Words by Reuben Pio Martinez
Photo by LMNH-OLALIA-KMU
Workers of Honda Cars Philippines, Inc. (HCPI) mobilized in and outside of the company’s manufacturing plant in Sta. Rosa after the announcement on Saturday of the facility’s immediate shutdown on March 25, 2020. 400 people are expected to lose their jobs.
HCPI workers were originally gathered for a meeting on market updates. Little did any of the present workers, majority of which have been employed for 25 years, knew that this was a means to show a video message from HCPI President and General Manager Noriyuki Takakura to formally announce the end of all operations for the facility.
In an official statement by the company, the shutdown transpired as an attempt to meet production and resource allocation standards. Sales services, however, would still continue in the country through the use of the company’s Asia and Oceanic network.
Prior to this, the militant labor union Lakas Manggagawang Nagkakaisa sa Honda (LMNH-OLALIA-KMU) initiated in dialogues with the management about the end of production for the City vehicle unit. This was originally produced alongside the BR-V model. This decision decreased the plant’s daily quota from 35 to 18. However, the management promised that no workers would be laid-off, as all extra laborers were said to be transferred to a supposed new department.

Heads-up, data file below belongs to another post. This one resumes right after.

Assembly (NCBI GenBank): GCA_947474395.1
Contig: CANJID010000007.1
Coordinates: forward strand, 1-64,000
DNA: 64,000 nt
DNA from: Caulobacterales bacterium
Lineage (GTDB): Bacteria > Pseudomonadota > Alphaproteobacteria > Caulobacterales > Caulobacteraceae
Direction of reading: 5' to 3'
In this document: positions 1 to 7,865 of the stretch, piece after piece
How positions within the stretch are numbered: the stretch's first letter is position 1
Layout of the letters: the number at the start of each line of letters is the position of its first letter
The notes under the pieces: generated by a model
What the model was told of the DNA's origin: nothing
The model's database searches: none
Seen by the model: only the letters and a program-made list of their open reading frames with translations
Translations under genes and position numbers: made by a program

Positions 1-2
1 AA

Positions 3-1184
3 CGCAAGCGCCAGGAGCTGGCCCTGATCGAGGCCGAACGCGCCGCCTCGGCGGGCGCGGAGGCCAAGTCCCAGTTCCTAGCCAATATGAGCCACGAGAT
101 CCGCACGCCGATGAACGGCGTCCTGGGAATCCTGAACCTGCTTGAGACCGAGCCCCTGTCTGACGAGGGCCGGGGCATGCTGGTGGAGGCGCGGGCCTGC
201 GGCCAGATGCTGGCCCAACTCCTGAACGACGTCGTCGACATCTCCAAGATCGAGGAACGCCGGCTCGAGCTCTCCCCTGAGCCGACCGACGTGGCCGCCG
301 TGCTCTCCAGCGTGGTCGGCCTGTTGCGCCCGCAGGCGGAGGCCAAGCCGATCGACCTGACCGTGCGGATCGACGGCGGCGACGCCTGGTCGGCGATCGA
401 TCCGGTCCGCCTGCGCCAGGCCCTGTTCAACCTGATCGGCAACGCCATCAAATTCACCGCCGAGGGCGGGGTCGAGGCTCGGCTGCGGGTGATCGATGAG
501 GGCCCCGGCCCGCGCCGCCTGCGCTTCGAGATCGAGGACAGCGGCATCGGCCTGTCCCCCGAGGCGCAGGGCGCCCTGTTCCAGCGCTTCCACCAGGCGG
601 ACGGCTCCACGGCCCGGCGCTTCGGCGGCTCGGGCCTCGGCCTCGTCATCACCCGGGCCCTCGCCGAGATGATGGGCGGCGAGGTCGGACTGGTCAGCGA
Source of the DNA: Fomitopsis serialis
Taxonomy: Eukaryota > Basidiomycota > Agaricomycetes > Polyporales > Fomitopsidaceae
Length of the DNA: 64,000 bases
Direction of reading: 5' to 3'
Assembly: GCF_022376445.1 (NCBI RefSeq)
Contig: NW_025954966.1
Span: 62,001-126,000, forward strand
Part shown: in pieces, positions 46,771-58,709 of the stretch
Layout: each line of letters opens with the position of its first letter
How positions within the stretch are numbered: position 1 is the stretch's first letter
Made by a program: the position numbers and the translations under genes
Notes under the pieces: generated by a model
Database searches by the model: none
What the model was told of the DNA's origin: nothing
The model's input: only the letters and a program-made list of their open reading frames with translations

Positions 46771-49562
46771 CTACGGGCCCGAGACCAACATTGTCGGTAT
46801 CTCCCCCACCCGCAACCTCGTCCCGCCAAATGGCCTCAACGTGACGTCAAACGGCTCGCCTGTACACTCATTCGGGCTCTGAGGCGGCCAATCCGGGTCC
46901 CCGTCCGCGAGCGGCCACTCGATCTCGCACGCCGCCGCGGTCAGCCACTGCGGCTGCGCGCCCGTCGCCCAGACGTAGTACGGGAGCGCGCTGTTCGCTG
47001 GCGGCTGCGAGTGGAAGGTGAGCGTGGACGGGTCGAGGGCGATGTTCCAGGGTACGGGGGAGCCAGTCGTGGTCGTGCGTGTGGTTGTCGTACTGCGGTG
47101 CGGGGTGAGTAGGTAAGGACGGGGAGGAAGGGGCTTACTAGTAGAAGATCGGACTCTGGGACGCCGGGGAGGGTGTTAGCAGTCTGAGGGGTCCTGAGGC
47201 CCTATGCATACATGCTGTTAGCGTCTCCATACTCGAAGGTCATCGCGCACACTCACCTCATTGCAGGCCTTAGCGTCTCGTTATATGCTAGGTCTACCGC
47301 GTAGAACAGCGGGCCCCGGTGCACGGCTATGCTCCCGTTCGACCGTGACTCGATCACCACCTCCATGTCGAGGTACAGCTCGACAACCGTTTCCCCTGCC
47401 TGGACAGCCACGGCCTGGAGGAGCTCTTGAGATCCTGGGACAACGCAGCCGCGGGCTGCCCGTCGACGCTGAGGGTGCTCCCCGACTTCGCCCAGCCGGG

Immediately after the announcement, many of the workers, frustrated by the vagueness behind the decision’s rationale, remained in the premises with the supervisor and the manager, waiting for contact with the upper management. Christopher Oliquino, vice president of LMNH, stated that the workers relied on available supplies within the area to thrive throughout the protest.
LTI security forces would soon assemble in securing the area with barriers, a fire truck, and riot gear. Pagkakaisa ng Manggagawa sa Timog Katagalugan (PAMANTIK-KMU) then joined to support their fellow workers inside by protesting in front of the industrial complex’s main gate. Reports would later surface regarding the security members preventing the delivery of supplies such as food and medicine.
The start of an exodus
Honda was not the only company to face a massive shake-up in employment. Nokia Technology Center Philippines laid-off 700 people after the facility was closed as market competition grew tougher to match for the company. Meanwhile, 700 more lost their jobs after it was announced last February 21 that Wells Fargo and Co. would be outsourcing its information technology (IT) and corporate resources to India, in addition to only retaining 50 tech experts in its workforce. A 28% loss in annual gain and a 6% dip in global figures lead to Nissan Philippines also considering the possibility of letting go 12,500 employees in Indonesia, the Philippines, and Taiwan.
Labor group Defend Jobs Philippines, after a dialogue with labor secretary Silvestre Bello III, managed to get the Secretary’s commitment to investigate the grounds for the shutdown. Meanwhile, trade secretary Ramon Lopez commented that he would be discussing possible remedies to alleviate the issue. [P]
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